iSCSI Protocol Data Unit (PDU) – A PDU is the basic “Information Unit” of the iSCSI world. PDUs are used to communicate between iSCSI Initiators and iSCSI Targets. These communications include making iSCSI connections and establishing iSCSI sessions, performing iSCSI Discovery, sending SCSI commands, moving SCSI Data, receiving SCSI Status, and controlling SCSI Task Management functions.
iSCSI Basic Header Segment (BHS)
Almost all iSCSI Protocol Data Units fit within a Basic Header Segment (BHS). The format is shown below, with the Operation Code (OpCode) highlighted. That is the field that tell you what the PDU is all about.
iSCSI Operation Code (OpCode) List
List of operation codes for iSCSI initiators:
Notice that most of these codes are listed as “request”. All codes are shown as hexadecimal (hex) by having the “0x” prefix.
- 0×00 - NOP-Out
- 0×01 - SCSI Command
- 0×02 - SCSI Task Management function request
- 0×03 - Login Request
- 0×04 - Text Request
- 0×05 - SCSI Data-Out
- 0×06 - Logout Request
- 0×10 - SNACK Request
- 0×1C-0×1E - Vendor specific codes
List of operation codes for iSCSI Targets:
- 0×20 - NOP-In
- 0×21 - SCSI Response
- 0×22 - SCSI Task Management function response
- 0×23 - Login Response
- 0×24 - Text Response
- 0×25 - SCSI Data-In
- 0×26 - Logout Response
- 0×31 - Ready To Transfer (R2T)
- 0×32 - Asynchronous Message
- 0×3C-0×3E - Vendor specific codes
- 0×3F - Reject
To find the details of each iSCSI Protocol Data Unit, you will have to “look up” the PDU, either in some reference book, or on this site, as details will be added in the future.
If you have any preferences for which PDUs are covered first, please leave a comment below.
Incoming search terms for the article:
SAN Storage – This refers to any data that is held in a Storage Area Network (SAN).
SAN Storage vs. NAS Storage
The key factor between a Storage Area Network and NAS Storage is where the “file system” is located. You see, a SAN moves “blocks” of data, just like any computer system that has Direct Attached Storage (DAS), where the file system is in the host computer and that file system manages how the blocks of data are stored that make up all of its files.
In a NAS storage solution, the file system is actually on the device, or appliance, and when the host computer communicates with it, it will be moving “files” to or from that NAS device. How these files are stored on the NAS storage device is controlled by that appliance.
SAN Storage Benefits
The key benefits of using SAN storage are:
- The physical storage devices (disk arrays, tape libraries, etc.) can be shared between different computer systems
- High speed data transfer
- Ability to have servers boot from SAN Storage
- Enables disaster recovery and remote replication
- Can use several transport protocols (Fibre Channel, iSCSI, FCIP, etc.)
Incoming search terms for the article:
iSCSI stands for internet SCSI, (or internet Small Computer System Interface).
To keep it simple, iSCSI is simply the extension of the SCSI protocol – issuing SCSI Commands, moving Data, and getting Status back. The difference is we are using another interface or communication media, namely IP (Internet Protocol), and using less expensive networking components for the infrastructure, at least when compared to traditional parallel SCSI, Fibre Channel (FC), or Serial Attached SCSI (SAS) components.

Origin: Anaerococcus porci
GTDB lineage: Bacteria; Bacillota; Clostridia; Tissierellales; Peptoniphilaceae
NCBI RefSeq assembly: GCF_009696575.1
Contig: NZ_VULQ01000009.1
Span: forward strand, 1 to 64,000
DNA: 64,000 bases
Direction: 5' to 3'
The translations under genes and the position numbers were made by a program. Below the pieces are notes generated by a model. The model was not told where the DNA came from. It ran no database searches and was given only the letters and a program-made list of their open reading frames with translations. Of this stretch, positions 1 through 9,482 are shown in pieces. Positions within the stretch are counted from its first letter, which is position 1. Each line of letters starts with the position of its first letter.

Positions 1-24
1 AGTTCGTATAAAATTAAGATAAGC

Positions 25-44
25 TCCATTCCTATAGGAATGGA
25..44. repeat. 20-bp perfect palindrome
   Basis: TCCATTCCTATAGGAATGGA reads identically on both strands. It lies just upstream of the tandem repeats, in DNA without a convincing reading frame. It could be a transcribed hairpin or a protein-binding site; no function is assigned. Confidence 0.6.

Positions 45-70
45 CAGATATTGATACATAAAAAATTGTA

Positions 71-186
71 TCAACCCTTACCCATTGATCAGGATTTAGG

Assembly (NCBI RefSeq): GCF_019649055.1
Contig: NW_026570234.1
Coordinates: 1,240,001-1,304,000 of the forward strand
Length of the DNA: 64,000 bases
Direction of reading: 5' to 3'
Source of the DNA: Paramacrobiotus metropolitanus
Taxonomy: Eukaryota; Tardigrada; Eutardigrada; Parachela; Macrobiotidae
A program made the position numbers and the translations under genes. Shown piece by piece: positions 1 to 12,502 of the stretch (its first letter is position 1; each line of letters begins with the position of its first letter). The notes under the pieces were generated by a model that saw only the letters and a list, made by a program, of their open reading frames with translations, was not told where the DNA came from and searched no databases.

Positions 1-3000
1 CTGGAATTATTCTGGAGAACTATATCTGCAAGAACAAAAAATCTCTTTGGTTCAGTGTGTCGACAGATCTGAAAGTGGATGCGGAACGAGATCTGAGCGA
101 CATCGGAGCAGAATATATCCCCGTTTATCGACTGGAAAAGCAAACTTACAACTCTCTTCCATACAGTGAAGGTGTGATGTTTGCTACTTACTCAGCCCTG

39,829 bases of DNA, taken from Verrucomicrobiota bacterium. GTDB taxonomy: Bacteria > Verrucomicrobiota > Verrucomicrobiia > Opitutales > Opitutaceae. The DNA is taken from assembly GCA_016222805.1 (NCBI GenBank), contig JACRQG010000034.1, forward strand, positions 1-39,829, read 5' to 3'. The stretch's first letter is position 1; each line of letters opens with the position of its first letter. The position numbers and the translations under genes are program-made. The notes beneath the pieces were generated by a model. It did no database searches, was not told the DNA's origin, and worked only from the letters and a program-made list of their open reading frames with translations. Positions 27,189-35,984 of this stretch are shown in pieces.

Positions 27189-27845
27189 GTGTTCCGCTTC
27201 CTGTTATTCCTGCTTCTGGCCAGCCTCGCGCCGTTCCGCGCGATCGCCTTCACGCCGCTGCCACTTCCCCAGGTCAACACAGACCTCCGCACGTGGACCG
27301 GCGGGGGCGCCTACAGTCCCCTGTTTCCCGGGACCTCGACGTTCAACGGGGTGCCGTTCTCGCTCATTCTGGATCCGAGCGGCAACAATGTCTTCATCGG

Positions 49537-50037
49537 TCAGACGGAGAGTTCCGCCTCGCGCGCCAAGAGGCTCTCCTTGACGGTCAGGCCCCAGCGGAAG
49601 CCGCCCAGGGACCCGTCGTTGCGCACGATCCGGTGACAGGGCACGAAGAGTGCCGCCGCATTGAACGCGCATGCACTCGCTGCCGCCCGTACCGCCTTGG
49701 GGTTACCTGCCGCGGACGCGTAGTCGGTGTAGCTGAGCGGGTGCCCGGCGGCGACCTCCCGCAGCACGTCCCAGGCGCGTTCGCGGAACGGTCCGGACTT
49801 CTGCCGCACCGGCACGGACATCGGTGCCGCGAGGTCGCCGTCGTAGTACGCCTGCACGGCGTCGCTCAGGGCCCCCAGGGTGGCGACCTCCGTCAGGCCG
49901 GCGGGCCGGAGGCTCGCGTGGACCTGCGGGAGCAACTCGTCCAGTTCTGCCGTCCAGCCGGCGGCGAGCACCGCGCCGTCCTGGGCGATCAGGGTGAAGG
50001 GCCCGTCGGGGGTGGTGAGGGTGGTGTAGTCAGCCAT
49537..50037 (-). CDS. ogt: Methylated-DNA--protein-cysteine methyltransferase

The answer to the “Why should I use iSCSI?” question is relatively complex, but I will try to keep it as simple as I can. If you think you need a SAN (Storage Area Network) for your company or business, and you don’t have the mega-bucks that are traditionally required for a SAN, then iSCSI may be your solution. This is because traditional Ethernet and IP network components are improving and increasing in speed all the time. At this time in history (2010), Ethernet and IP networks have increased their speed (bit rate) to be as fast or faster than those used for Storage Area Networks (such as Fibre Channel).
So it is really about speed and cost, because the relatively low cost Ethernet and IP components are very close to, or the same speed as the traditional SAN components.
iSCSI, like SCSI, Fibre Channel, and SAS, have the same entities. They are:
- iSCSI Initiator – This is the “client” of an iSCSI system, and is responsible for issuing SCSI commands to iSCSI Targets, and the Logical Units (LUNs) behind them.
- iSCSI Target – This is the “server” of an iSCSI system. The iSCSI Target receives the “requests” (SCSI commands) from the iSCSI Initiator and processes these requests. It is also responsible for sending SCSI Status back to the initiator, once the command is processed.
- iSCSI Logical Unit (LUN) – This is the entity behind the iSCSI Target where data is stored. This is really a “SCSI thing”, in that all targets need to have at least one Logical Unit.
There are more details to iSCSI, but I am trying to keep this article short. So I plan on providing more details in future articles. Subjects I plan on writing about are:
- iSCSI Hardware & Software solutions
- iSCSI Discovery
- iSCSI Names and Addresses
- iSCSI Security
- Converting from iSCSI to xxxx
If you have a particular interest in one of these topics, please leave a comment so I will give that topic a higher priority for completion.